Archive for the ‘August Hurricane Forecast’ Category

NEW TROPICAL WAVE OFF AFRICA – 8-25-2010

Two independent left clicks will fully enlarge the image above.  For an even larger image see the link at the end of this post.

A new tropical wave (sometimes called tropical disturbances) has moved off Africa. From my point of view, they are now being shot off that continent toward the west in the manner of a repeating rifle. If this wave becomes a named storm it will be the third Cape Verde type in a row for this season.

http://en.wikipedia.org/wiki/Cape_Verde-type_hurricane

Based upon the computer models for Danielle, I don’t believe that she will be a threat to the U.S. mainland.  However, even though the models are also showing an eventual sharp right turn for Earl – I’m uneasy about that.  As for this new wave – it’s too soon to tell.  When tropical cyclonic storms follow each other those not in the lead often are weakened by cooler water that wells up in the wake of the front-runner.  What happens is that the leader sweeps warm surface water away and it is replaced by cooler upwelling water from deeper down.  Let’s hope this happens with these trailing storms but there are certainly no guarantees.  Conversely, when a hurricane moves over warmer water, in most cases it tends to intensify.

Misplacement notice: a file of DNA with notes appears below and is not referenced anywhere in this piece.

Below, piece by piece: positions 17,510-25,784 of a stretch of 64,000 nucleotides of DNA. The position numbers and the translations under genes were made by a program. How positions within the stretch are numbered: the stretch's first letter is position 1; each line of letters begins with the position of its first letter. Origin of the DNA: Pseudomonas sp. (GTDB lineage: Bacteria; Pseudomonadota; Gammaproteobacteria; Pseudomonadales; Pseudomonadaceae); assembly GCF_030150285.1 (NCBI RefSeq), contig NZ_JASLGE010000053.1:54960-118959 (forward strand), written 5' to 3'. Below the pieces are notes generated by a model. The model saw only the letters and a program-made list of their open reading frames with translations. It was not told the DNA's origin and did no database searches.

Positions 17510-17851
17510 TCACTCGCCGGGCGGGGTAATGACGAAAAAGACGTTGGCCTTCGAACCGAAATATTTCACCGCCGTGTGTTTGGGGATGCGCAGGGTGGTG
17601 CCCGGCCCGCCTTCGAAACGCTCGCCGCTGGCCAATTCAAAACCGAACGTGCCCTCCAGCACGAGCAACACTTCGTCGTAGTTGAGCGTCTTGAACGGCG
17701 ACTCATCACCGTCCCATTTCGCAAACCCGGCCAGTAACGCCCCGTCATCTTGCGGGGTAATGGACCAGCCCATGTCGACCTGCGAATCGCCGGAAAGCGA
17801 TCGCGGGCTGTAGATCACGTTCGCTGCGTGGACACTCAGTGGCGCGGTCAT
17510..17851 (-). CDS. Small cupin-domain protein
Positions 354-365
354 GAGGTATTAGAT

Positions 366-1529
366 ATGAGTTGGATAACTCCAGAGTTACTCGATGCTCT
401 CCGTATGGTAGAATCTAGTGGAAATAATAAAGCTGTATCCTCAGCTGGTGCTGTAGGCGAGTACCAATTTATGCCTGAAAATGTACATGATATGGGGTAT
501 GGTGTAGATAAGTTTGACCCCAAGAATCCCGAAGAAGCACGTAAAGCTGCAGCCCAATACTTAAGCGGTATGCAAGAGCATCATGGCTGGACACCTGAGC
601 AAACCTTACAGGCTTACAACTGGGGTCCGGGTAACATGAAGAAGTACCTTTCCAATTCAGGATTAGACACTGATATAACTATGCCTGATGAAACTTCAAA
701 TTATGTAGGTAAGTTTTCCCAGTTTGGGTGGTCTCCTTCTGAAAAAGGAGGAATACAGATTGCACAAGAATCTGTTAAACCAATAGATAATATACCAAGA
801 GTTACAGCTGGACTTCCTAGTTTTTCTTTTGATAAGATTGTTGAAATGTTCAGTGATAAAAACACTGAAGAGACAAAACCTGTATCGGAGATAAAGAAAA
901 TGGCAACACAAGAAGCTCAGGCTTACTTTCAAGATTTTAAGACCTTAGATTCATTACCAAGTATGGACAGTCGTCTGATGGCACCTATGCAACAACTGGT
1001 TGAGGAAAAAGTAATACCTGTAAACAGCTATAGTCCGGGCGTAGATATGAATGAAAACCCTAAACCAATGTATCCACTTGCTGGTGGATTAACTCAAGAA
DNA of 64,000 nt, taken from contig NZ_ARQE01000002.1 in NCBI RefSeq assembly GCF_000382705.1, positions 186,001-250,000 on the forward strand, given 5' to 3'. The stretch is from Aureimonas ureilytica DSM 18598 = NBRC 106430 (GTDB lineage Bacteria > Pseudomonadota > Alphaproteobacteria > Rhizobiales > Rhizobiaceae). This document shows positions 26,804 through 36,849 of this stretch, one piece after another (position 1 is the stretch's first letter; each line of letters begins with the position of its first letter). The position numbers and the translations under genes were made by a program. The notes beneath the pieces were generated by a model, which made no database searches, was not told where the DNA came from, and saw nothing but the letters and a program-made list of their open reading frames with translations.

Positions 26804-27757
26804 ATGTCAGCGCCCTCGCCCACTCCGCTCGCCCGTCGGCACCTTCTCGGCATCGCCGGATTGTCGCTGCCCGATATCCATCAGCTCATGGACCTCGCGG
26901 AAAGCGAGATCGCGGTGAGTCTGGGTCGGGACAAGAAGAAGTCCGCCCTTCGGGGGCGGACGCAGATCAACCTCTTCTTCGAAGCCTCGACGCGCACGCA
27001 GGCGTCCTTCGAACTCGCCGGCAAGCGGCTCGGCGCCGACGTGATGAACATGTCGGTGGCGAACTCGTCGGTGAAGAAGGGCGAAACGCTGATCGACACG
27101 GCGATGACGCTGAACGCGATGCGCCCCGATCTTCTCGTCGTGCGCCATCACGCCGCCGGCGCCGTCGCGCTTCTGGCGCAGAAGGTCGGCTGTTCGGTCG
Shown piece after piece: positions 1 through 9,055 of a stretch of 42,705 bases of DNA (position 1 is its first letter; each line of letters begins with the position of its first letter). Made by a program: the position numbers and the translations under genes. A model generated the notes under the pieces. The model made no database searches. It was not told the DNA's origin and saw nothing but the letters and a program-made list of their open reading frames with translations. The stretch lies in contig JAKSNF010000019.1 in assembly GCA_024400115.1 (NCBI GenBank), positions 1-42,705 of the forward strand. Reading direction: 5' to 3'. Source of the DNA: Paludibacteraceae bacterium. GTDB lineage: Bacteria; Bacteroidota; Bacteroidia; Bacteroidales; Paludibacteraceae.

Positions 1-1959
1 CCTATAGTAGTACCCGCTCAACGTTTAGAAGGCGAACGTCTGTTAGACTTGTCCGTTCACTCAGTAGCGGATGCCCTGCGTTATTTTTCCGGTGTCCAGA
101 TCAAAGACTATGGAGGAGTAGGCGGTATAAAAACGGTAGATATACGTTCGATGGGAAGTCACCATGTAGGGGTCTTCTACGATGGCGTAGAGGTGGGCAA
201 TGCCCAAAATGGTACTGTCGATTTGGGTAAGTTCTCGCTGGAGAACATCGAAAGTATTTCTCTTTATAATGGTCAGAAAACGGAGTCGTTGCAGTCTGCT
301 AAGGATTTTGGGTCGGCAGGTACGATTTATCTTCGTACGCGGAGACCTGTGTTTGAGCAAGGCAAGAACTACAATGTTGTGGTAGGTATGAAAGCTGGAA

I indicate below the cropped full disk image my opinion that it will become a named storm within the next 7 days. I emphasize the term, “opinion.” It is to be noted that I am not a trained forecaster. Professionally my special interest was cloud dynamics. The reason why I say that the name will probably be Fiona is because there is a remote chance that something could develop in the Gulf of Mexico prior to intensification of the new African wave and thus inherit that name.

I am in the habit of cropping the full disk image before posting because it depicts half of the earth and size-wise, eats up a lot of memory. But if you would like to enjoy the latest full discs here is a link: